• Derived 5000 inbred lines from the crosses
  • Grew millions of plants, multiple locations/seasons
  • Largest genetic dissection system ever

McMullen et al 2009 Science

Modified from Ed Buckler

trait models
Trait models

Genotype-based trait prediction NAM based models enable

Increase Flowering Time

Number of Alleles

Decrease Flowering Time

Significant QTL

12h

24h

36h

  • NAM data enables researchers to predict traits based on genotype.
  • Develop new models that incorporate weighted loci
  • Flowering is controlled by more than 50 genes, each with small effects
applications
Applications

Determine the genetic basis for complex traits

Example: Altered leaf morphology allowed increased planting density. Newer hybrids have upright leaves (Duvick 2005)

slide12

Trait models

R2=0.84

Models accurately predict complex traits if the right relatives are measured. Focus on high value traits.

Leaf Width

Leaf Length

Upper Leaf Angle

Significant alleles

Significant alleles

Significant alleles

R2=0.78

96% of significant alleles display <2.5° effect

95% of significant alleles:display <3mm effect

93% of significant alleles display <18mm effect

R2=0.81

Pos alleles

Neg alleles

hybrid vigor
Hybrid vigor
  • Bad mutations occur all the time
  • Genomic mixing (recombination) is necessary to remove these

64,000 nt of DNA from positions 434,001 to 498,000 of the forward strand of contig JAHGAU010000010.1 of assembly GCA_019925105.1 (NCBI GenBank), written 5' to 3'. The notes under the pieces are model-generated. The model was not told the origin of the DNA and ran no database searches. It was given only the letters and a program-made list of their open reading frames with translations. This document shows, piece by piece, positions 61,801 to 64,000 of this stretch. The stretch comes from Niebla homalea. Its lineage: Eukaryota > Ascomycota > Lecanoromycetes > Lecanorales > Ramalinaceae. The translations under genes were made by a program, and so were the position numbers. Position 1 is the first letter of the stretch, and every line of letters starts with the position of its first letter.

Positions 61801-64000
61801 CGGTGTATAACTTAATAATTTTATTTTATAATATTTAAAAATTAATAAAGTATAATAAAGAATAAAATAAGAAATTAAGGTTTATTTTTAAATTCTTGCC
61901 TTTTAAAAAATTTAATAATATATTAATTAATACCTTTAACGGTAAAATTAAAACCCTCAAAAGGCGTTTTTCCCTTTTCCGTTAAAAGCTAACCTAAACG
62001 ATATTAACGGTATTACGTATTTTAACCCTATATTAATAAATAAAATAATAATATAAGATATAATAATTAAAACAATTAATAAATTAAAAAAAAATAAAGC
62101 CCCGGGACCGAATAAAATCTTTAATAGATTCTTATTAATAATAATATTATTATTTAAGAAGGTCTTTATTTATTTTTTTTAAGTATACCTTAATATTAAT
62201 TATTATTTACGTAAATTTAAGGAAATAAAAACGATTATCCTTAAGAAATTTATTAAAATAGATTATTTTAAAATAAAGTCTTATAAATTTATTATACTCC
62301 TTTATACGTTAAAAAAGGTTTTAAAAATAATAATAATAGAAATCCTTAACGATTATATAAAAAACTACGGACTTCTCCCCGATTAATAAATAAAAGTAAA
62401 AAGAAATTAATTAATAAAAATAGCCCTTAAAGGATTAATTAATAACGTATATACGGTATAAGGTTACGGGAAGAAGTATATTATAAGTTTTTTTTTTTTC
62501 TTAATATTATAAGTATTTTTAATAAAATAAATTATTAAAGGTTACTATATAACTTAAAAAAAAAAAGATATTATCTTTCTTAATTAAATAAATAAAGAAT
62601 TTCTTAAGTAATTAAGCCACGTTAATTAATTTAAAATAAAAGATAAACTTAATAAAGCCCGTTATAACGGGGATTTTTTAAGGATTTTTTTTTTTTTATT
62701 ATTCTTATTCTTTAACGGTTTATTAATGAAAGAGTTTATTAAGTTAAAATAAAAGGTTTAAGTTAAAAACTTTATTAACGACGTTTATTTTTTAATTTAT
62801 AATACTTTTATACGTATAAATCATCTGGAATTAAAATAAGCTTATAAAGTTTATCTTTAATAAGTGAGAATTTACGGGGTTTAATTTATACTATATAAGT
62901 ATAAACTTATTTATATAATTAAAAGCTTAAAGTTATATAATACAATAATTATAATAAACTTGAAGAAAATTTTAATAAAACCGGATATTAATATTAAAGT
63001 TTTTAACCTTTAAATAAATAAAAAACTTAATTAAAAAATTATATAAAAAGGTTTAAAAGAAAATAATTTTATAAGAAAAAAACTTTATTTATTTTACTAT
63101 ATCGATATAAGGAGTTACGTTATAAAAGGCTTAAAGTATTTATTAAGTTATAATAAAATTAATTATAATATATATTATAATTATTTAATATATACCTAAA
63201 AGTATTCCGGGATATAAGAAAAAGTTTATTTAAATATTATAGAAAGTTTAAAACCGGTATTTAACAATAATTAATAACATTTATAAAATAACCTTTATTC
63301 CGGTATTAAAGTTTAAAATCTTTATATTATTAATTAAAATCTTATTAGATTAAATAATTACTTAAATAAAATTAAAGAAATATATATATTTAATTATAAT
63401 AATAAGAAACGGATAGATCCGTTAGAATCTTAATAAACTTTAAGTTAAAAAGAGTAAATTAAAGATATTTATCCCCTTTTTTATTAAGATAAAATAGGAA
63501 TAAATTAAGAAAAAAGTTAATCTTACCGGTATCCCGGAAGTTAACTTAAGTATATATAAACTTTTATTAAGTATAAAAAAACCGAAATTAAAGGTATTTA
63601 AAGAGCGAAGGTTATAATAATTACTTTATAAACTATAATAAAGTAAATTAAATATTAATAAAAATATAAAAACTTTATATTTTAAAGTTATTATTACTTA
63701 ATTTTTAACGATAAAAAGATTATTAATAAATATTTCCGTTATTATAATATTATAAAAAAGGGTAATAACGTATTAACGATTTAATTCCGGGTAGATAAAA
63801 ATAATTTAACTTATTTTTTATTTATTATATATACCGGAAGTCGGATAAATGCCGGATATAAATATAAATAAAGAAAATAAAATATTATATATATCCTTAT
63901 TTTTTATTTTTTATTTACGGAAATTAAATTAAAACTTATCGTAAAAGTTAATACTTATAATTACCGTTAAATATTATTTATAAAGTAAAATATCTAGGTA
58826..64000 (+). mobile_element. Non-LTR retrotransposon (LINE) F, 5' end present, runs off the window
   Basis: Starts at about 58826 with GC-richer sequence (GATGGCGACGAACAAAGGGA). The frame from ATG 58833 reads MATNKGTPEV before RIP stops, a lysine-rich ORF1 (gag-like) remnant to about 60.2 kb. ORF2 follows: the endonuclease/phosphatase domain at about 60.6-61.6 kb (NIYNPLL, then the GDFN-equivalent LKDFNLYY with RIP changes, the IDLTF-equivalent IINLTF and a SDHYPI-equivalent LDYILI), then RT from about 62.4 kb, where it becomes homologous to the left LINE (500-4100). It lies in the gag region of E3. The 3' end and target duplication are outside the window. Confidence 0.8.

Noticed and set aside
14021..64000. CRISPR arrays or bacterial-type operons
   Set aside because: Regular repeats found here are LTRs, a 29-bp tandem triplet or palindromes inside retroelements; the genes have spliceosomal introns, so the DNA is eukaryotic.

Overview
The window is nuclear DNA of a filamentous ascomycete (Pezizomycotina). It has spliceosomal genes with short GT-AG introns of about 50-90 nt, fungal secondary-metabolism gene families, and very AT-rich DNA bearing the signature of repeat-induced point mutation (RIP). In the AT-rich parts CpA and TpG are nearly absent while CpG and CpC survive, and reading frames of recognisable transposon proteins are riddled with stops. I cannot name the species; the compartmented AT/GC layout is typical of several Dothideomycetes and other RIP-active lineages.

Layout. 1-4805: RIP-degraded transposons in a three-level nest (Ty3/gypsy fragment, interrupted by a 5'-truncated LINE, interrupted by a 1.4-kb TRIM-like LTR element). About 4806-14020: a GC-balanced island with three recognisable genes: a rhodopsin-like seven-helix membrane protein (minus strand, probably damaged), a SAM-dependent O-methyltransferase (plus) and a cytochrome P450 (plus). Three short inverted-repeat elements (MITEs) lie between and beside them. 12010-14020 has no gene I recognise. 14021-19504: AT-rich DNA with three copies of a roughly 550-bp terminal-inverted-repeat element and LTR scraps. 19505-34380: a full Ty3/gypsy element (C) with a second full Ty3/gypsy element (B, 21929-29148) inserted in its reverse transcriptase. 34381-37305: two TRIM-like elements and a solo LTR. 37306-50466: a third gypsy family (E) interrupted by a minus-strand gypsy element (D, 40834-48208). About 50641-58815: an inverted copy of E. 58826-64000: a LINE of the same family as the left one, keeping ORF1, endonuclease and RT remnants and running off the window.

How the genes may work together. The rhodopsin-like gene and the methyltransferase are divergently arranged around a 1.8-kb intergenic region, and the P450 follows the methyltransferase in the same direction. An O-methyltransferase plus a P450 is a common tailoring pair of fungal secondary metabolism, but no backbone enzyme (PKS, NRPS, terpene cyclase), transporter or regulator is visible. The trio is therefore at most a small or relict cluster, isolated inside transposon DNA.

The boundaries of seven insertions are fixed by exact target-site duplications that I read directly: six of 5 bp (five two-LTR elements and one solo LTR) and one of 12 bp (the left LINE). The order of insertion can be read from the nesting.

• Regions with low recombination benefit from being in a hybrid state (i.e. cover for each other)
  • Practical use began in 1920s

Hybrid

Index of Recombination

Index of Hybrid Vigor

Hybrid

Genomic Position

Jun Cao and Patrick S. Schnable

  • Competing models of hybrid vigor are almost 70 years old

University of Nebraska-Lincoln, 2004

conclusions
Conclusions
  • Trait variation is predictable
  • Common adaptive alleles selected by breeders are rare variants in wild populations; e
  • Environment determines the frequency and fitness of polymorphisms.
  • High impact of the adoption of genomic technologies for crop improvement
one team of many
One team of many

www.panzea.org

important challenge
Important challenge

How to accelerate and expand the adoption of next generation genomic technologies for crop improvement?

Target developing economy countries

  • IWGPG NPGI Workshop, PAG Saturday, 12 January 2013
    • What tools and resources are needed that are not currently available?
    • What tools and resources are needed that will enable translation of basic research for agriculture? For basic research in plant genomics?